The Senate continued voting on amendments today, inching the bipartisan infrastructure bill closer to passage amid uncertainty about the chamber’s schedule.
Majority Leader Chuck Schumer (D-N.Y.) has been pushing to finish the package this week, but Republicans warned they would oppose efforts to expedite consideration without additional amendment votes.
Minority Leader Mitch McConnell (R-Ky.) said he would whip up opposition if Schumer moves to schedule a procedural vote to wrap up the bill Thursday. Many senators are also looking to attend the funeral for former Sen. Mike Enzi (R-Wyo.) on Friday.
“If the majority leader files cloture today, I’ll be encouraging my colleagues, including the negotiators, not to invoke cloture on Thursday,” McConnell told reporters this afternoon. “If you look at the calendar he’s laid out, we know we’re going to be here next week anyway.”
Still, amendment votes have continued at a relatively brisk pace. Senators rejected on a 20-78 vote an amendment from Sen. Mike Lee (R-Utah) — who has been griping about the bill’s lengthy page count and rushed consideration — to effectively gut the bipartisan deal.
Lee’s proposal would have nixed much of the original bill and instead transferred $120 billion in unused COVID-19 money to the highway trust fund and massively slashed the federal gasoline tax. It would also have overhauled National Environmental Policy Act permitting.
The amendment “would completely undo months of bipartisan hard work,” Environment and Public Works ranking member Shelley Moore Capito (R-W.Va.) said on the floor.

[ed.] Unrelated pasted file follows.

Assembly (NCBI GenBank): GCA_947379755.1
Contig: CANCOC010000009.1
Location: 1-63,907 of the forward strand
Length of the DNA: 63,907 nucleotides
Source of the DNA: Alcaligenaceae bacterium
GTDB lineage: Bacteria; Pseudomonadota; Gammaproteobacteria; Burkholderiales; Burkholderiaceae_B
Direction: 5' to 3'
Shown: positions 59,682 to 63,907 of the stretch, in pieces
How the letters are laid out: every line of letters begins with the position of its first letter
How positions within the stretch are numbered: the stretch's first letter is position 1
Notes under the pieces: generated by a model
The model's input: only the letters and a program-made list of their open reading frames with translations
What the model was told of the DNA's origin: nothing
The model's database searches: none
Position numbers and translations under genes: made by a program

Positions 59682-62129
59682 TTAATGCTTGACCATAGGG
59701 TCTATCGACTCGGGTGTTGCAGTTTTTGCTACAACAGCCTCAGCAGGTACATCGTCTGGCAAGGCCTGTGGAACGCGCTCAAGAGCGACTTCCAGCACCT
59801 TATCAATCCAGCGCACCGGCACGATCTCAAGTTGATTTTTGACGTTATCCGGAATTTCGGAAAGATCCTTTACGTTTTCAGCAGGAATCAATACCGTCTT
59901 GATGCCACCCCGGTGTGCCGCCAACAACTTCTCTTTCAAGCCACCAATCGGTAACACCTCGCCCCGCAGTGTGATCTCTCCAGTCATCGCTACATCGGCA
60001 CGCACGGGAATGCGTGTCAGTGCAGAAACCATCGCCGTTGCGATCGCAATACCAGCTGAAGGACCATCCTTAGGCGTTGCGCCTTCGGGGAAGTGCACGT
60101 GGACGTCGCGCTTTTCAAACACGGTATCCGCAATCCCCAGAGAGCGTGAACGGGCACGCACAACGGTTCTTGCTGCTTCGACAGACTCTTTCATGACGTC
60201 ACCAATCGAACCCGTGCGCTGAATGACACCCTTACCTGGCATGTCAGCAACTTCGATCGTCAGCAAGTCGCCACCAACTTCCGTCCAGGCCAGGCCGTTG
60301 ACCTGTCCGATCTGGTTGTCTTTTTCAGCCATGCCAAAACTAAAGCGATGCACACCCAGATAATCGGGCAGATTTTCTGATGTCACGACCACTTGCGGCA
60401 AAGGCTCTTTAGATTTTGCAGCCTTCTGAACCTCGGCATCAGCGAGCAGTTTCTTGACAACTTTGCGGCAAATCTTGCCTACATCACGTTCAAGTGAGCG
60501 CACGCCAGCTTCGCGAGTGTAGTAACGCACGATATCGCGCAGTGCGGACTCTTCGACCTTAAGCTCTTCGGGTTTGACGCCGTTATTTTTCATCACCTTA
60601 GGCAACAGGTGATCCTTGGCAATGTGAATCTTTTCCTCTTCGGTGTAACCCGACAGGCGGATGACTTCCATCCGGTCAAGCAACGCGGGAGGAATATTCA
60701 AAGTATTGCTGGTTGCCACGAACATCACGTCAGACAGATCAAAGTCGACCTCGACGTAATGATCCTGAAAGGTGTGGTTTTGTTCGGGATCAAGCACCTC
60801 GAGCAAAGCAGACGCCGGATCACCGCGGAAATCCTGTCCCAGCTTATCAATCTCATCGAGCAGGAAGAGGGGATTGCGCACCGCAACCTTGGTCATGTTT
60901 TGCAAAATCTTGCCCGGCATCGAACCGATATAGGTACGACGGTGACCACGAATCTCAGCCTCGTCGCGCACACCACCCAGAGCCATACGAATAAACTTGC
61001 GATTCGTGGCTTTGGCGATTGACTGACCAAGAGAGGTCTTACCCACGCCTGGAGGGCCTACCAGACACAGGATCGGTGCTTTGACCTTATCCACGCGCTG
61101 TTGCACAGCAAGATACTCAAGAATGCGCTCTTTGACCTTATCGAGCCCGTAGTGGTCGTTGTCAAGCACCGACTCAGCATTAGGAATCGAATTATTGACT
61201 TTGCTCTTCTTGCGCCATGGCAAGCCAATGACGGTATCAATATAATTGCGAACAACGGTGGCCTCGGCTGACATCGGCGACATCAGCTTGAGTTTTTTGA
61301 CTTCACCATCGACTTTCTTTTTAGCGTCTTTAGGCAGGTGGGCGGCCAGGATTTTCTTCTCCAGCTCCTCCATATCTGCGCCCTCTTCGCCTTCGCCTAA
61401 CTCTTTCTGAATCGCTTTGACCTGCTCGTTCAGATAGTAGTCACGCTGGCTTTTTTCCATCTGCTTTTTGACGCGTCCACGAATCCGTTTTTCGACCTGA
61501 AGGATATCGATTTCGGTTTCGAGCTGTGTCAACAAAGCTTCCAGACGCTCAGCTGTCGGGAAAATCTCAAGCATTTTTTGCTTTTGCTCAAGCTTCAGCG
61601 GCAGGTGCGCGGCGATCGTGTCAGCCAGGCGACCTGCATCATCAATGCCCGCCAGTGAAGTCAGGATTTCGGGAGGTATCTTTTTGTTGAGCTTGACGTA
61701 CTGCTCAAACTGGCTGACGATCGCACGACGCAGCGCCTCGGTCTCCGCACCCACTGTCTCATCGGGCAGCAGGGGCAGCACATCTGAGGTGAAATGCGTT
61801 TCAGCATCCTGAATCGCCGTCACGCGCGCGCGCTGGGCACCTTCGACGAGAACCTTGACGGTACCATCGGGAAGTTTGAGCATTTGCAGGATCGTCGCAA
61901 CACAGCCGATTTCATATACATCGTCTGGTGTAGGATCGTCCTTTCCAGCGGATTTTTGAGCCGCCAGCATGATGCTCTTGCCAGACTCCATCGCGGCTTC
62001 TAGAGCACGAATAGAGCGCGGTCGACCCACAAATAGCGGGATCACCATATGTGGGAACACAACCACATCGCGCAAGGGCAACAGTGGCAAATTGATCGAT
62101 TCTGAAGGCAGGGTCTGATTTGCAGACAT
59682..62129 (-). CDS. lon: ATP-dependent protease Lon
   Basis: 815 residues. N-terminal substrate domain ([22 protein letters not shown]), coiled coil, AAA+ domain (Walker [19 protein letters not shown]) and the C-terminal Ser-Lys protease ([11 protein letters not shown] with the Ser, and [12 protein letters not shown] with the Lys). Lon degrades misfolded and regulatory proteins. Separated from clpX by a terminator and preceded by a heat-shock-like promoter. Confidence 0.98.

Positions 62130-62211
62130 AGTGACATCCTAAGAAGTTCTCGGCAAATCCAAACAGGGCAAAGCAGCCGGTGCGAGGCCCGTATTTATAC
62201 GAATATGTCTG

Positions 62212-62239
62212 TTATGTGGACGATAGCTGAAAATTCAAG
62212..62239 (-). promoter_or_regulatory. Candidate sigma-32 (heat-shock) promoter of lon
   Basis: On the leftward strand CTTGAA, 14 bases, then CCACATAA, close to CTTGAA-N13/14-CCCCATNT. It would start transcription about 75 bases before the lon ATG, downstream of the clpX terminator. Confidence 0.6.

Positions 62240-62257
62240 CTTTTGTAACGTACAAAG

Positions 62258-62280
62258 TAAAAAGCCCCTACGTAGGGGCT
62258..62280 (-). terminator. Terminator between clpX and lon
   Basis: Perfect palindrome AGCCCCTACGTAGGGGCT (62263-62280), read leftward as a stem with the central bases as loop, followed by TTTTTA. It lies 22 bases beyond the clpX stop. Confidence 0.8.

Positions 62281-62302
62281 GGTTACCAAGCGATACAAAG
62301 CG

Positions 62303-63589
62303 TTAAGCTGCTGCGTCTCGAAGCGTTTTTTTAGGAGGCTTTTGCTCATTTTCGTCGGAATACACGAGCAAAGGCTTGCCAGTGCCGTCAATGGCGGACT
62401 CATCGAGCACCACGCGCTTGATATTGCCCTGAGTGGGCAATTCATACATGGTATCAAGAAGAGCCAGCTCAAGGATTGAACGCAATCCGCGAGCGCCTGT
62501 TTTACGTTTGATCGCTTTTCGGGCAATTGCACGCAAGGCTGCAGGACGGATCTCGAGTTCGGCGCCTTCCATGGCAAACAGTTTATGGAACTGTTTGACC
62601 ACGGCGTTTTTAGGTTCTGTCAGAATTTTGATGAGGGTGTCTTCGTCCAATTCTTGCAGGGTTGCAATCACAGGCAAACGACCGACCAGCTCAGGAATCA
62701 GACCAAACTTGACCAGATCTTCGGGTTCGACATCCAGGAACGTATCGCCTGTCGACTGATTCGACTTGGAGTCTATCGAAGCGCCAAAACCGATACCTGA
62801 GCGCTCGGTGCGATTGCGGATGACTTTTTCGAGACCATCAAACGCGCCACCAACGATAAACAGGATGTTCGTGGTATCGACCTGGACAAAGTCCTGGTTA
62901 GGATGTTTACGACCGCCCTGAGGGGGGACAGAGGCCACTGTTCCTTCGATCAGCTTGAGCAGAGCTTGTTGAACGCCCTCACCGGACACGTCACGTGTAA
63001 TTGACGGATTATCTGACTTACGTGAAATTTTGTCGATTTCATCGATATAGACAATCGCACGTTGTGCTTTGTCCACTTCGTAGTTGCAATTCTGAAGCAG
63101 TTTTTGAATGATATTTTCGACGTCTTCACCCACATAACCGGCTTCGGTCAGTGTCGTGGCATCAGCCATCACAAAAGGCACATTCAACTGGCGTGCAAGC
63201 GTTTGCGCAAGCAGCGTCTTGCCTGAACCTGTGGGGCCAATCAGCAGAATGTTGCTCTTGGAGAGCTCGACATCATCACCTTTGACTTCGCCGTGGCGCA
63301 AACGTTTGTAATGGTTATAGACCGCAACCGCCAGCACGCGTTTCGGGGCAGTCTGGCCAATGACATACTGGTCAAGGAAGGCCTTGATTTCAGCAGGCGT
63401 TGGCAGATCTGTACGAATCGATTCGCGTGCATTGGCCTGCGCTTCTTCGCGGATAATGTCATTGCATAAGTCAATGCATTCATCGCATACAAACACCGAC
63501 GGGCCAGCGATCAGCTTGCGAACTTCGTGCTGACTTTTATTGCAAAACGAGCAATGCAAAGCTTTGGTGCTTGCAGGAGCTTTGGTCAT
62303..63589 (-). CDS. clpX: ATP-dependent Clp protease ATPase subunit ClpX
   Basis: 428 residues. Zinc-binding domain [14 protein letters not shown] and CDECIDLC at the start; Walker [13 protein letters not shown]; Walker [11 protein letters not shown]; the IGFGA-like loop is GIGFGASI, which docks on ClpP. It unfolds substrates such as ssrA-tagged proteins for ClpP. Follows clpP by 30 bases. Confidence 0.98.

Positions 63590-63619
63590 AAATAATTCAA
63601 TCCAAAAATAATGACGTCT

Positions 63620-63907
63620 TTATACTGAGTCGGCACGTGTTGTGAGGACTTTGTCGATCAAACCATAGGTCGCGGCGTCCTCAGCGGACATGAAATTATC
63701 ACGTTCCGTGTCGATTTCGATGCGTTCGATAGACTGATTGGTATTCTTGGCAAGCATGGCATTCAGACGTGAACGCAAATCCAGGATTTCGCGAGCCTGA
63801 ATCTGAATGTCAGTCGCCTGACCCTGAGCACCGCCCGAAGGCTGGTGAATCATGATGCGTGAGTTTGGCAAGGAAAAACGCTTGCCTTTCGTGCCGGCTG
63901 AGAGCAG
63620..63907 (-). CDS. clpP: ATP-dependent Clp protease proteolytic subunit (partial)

“The bipartisan gang spent months carefully and considerably negotiating this agreement with the White House,” Capito said. “All of these meaningful investments that I talked about yesterday would be gone.”
Lee’s amendment was one of two the Senate voted on earlier today, on top of another pair of amendment votes this afternoon. A proposal for a highway cost allocation study passed 95-3.
“In the words of the immortal James Brown, I feel good,” EPW Chair Tom Carper (D-Del.), who is managing floor debate, said this afternoon when asked about the amendment process.
Democratic leaders want to move the bill and then pass a budget resolution to set up a separate $3.5 trillion reconciliation package before leaving town for the rest of August.
News yesterday that Sen. Lindsey Graham (R-S.C.) had tested positive for COVID-19 could also throw things into flux if additional senators contract the disease (E&E Daily, Aug. 3).
“The Senate is going to stay here until we finish our work,” Schumer told reporters today.